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Acknowledge your looks to grab male-dominated jobs

Wed, Oct 08, 2014, 01:52 PM
New York, Oct 8 : For attractive women who apply for male-dominated jobs, acknowledging their looks and appearances can put brakes on the male bias against them, says a research.

Past research shows physical beauty can be detrimental to women applying for masculine jobs.

But the new study is the first to provide a method for curtailing such prejudice against attractive women.

Researchers from the University of Colorado Boulder in the US identified two main types of sexism that cause people to mentally disqualify women from masculine jobs.

"While 'benevolent sexism' causes men to see women as incapable and in need of protection from job difficulties, 'hostile sexism' causes them to see women as violators of gender roles, encroaching on job turf that's rightfully male," explained lead study author Stefanie Johnson, assistant professor of management and entrepreneurship.

For the study, 355 participants were divided into three groups. Each group looked at fictitious applications for a construction job opening.

"The raters who received the application of the attractive woman, who had acknowledged her appearance or sex, gave higher marks than those who received the application of the attractive woman who hadn't acknowledged either," Johnson added.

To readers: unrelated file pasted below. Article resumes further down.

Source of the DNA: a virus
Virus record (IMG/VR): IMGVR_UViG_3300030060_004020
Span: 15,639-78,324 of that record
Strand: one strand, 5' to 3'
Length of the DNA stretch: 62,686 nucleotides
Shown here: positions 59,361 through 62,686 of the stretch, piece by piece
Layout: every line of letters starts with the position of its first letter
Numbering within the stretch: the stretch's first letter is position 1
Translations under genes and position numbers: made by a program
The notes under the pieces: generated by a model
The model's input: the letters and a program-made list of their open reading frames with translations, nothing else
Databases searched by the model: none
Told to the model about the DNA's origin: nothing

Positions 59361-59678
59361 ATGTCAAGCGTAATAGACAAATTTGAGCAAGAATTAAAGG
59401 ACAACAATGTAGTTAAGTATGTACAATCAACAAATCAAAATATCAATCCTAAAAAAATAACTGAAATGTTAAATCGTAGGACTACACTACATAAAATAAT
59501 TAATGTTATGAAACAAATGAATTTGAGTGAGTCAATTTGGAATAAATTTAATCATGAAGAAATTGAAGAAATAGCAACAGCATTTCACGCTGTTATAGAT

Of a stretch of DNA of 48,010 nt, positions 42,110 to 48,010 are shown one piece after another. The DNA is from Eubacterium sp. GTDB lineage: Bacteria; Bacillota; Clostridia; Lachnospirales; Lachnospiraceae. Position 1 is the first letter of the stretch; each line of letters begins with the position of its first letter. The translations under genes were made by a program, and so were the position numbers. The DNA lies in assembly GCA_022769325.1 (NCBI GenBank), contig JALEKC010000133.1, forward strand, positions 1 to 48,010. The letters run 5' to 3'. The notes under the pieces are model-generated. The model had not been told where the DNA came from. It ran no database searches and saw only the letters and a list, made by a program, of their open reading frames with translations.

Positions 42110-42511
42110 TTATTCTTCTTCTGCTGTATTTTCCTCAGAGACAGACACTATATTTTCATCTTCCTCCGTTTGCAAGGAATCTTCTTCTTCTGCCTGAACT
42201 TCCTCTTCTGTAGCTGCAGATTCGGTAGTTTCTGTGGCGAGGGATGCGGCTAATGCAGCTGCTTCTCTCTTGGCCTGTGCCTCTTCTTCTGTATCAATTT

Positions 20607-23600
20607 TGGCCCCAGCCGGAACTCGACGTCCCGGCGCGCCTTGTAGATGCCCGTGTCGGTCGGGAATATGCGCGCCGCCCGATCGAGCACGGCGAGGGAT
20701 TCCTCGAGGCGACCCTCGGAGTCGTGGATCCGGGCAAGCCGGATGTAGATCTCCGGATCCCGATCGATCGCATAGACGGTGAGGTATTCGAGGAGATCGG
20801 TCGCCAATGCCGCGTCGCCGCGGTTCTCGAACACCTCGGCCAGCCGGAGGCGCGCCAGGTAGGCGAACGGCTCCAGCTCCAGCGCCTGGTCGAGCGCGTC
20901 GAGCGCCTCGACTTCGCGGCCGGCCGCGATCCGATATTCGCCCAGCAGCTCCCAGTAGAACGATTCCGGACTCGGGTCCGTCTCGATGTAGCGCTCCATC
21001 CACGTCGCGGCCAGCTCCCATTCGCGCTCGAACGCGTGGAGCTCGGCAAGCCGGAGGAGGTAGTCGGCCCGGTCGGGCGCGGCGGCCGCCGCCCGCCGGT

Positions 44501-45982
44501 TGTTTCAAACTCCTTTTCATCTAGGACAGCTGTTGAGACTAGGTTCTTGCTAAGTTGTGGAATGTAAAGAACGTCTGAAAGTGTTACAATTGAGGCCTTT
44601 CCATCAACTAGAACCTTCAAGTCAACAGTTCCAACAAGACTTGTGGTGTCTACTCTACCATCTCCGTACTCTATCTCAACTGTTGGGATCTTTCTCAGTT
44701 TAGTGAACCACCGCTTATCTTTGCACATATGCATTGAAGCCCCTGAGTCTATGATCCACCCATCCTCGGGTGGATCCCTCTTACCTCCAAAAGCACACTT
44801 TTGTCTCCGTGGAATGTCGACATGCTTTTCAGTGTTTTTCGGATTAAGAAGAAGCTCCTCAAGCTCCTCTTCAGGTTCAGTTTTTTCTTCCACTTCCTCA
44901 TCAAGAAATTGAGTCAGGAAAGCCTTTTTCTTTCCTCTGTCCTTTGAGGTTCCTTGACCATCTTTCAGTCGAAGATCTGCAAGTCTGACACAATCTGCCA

The findings revealed two underlying types of sexism at play in the interview.

"If you score higher on 'hostile sexism' and the beautiful female applicant acknowledges her appearance and sex, you rate her less negatively - you still might hate her for being there but a little less. If you are a 'benevolent sexist' and she acknowledges, you rate her more positively," Johnson commented.

Another issue they explored during the study was unattractive women who acknowledge their looks when applying for masculine jobs, said Johnson.

There was no benefit to the acknowledgment, they found.

"In fact, it made the situation worse. They received lower ratings," Johnson pointed out.

The paper was published in the journal Organizational Behavior and Human Decision Processes.
Agency: IANS

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